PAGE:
Sales / CRM

An Insider's Guide for Mastering Tags and Categories in Keap

Paul Sokol

Updated: Mar 10, 2020 · 4 min read

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Imagine if you could pull a list of all your prospects, who have downloaded a specific report and are interested in a particular product. How targeted do you think you could make that message? You might be familiar with tags already. You've heard Jordan Hatch discuss tags on his Mastermind Webinars. You heard about tags being used to launch Follow-up Sequences from the Campaign Builder. If you've ever tried to wrap your head around how tags are used in your business, you'll love this post. 

The purpose of a tag is to segment your list. The more you know about your list, the better. Being able to pull a highly targeted segment from your database not only gives you the opportunity to deliver a very targeted message but also gives you a better chance that the recipient will take action. Simply, tags organize a lot of data into smaller chunks so you can quickly access it later. A good tag structure allows you to know at-a-glance the type of person you're dealing with. When you can pull up a Contact Record and by viewing the tags, you can get a good idea of the relationship between that person and your company. It makes life that much easier so you don't have to guess if someone has demonstrated an interest in your marketing offers. As you can imagine, lacking a thoughtful tag structure can severely limit your abilities within Keap. Organizing your tags when you get started implementing your sales and marketing software gives you a massive advantage over your competitors. The benefit in being organized is when you need to create and launch sophisticated marketing campaigns and you can do it without a headache.

Within Keap, tags can have parent categories. Tag categories can be used in searches and are displayed when looking at Contact Records. That being said, tag categories are just as important as the tags themselves. The best analogy I've found is that categories are like a drawer and tags are like the stuff inside the drawer. So, in a sock drawer, you are expecting to find socks. In a category of "Free Items," for example, you would be expecting to see tags that denote free reports, webinars or videos. From my experience, there are two main uses of tags: one that denotes a person's status with your company, and everything else. The person status can be something broad like "customer," "prospect," or "affiliate." You can use other tags to reflect their activities and other critical information like "Downloaded Report," "AM Call Preference," and more. I would start by creating some fundamental tag categories and then building out from there. For nearly any business, you can start out with these five categories:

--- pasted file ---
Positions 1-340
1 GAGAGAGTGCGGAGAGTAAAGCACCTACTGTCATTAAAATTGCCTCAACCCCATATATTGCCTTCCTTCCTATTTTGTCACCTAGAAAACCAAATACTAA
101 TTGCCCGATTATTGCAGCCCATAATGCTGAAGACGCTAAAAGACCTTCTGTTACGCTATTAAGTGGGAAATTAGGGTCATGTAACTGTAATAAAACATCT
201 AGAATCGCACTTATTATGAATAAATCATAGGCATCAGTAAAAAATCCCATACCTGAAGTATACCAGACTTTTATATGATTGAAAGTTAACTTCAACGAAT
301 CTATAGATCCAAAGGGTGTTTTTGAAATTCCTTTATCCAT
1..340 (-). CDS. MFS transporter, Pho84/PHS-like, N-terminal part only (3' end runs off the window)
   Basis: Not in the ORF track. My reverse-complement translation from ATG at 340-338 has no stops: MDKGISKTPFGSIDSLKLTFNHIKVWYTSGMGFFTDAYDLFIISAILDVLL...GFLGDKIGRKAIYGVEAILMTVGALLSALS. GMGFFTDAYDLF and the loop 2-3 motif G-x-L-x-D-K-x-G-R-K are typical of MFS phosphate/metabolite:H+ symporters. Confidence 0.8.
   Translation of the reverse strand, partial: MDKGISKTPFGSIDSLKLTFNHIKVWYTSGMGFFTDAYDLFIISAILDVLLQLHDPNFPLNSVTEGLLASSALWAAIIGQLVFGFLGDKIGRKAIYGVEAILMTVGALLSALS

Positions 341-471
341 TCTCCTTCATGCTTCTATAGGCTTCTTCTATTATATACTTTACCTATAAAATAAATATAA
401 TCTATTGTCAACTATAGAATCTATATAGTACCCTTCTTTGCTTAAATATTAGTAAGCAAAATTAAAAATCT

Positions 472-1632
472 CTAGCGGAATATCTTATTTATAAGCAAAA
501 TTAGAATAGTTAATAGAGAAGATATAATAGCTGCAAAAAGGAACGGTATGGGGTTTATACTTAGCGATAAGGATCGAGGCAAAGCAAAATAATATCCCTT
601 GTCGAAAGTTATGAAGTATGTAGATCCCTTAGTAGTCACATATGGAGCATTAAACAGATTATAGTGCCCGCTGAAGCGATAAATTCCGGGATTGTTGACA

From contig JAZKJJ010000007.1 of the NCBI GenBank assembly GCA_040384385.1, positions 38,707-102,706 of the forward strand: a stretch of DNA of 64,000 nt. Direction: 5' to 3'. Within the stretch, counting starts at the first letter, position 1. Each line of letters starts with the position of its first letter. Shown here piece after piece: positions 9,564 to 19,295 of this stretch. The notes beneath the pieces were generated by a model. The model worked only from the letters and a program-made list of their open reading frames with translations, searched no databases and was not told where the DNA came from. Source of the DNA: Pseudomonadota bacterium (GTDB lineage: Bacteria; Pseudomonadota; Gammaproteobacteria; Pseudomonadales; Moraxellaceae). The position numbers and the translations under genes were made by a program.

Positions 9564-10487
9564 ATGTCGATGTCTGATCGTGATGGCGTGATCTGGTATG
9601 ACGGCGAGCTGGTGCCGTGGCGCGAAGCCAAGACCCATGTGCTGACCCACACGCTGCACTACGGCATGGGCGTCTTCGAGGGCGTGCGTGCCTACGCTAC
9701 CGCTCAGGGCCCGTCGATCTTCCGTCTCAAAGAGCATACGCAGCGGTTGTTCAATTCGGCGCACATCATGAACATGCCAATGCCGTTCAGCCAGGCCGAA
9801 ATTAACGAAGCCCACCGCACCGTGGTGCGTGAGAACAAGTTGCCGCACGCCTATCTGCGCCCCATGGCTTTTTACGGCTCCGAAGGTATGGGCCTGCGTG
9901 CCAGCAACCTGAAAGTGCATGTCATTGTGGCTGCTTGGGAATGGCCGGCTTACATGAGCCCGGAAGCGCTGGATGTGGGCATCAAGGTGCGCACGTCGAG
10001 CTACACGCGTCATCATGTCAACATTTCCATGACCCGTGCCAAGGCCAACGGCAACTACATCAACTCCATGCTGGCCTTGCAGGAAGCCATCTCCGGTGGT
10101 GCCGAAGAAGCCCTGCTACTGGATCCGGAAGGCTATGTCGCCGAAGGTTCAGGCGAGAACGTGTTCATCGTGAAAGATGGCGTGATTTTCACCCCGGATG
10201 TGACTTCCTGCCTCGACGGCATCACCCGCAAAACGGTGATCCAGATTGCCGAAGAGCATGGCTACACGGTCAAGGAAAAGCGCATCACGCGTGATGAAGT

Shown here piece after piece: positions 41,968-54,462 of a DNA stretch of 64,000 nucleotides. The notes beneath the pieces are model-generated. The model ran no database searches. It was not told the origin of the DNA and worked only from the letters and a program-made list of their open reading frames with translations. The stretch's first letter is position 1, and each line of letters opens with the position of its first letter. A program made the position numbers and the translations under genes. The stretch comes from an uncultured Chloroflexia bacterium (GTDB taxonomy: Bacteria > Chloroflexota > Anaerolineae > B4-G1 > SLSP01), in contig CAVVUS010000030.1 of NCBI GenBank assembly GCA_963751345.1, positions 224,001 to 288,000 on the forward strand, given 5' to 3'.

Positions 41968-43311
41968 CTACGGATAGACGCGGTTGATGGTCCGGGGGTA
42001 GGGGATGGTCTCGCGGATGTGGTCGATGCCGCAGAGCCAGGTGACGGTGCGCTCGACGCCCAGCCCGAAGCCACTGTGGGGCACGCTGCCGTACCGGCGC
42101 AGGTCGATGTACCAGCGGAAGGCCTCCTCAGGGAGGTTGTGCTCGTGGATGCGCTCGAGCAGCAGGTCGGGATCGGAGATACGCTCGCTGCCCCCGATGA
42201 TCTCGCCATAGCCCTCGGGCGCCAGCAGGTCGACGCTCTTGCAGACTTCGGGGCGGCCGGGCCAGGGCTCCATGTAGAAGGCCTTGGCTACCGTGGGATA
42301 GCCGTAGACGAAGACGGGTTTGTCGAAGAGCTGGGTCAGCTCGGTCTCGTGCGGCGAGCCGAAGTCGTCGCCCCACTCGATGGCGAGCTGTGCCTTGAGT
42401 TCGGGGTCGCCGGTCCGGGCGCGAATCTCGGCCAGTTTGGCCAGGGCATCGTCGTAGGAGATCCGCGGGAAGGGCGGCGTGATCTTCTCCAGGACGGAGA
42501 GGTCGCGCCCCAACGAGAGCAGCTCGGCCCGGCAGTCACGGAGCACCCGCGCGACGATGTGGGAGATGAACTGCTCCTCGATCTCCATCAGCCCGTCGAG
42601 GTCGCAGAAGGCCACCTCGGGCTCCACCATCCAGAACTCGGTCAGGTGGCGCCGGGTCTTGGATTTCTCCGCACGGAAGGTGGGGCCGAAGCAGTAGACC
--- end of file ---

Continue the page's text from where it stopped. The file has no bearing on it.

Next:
• Customers: Tags here might include "Gold Member," "Customer," "Monthly Cleaning." This category depends on when the contact exchanges money. Is it a recurring or one-time transaction? What did they purchase? The tag should describe this relationship.
  • Prospects: Tags here may include "Prospect," "Cold Prospect." This category is similar to the "customers" tag category above.
  • Free items: Put tags in here like "5 Items Report," "Video Series." This category should be to track all your free content that you give away. You can even have tags applied from links in an email so you can track resource downloads, video views, etc.
  • E-subscriptions: Tags here would be great for segmenting digital content subscriptions. Examples include a "Monthly Newsletter," "Mastermind," or "Blog Posts," This is where all email broadcast segments should go. This way you can quickly and easily see what subscriptions people are in.
  • Behavior: Put tags in here that don't really fit well into any of the other categories. For example, a "Click to Home Page" tag doesn't mean they are a prospect/customer and it is not a free item or subscription, it is just a behavior. This is a great way to later target activities based on the intent of a contact on your list.

Keep scalability in mind before putting many tags into the Behavior category. Ask yourself, "Am I going to create more tags like this or are they part of a larger group?" If so, you might want to create another category. A great example would be making use of an 'Events' category if you operate multiple live events. Ideally, every contact should just have one tag from either the prospect or customer category (they can't be both, right?) and a bunch of other tags. For repeat business on existing customers, they can be tagged as a customer and have additional tags indicating product interest. This closes the gaps found between certain customer-centric stages of the customer lifecycle.

These are just some suggestions to get started. The goal in organizing tags is to help you maintain their logic and relevance for later sales and marketing. A tag should only be used for only one piece of information. The more detail you have, the better. Rather than have a tag "Prospect Report Download," you should have a "prospect," and a "report download" tag; those are two very distinct and different pieces of the relationship. 

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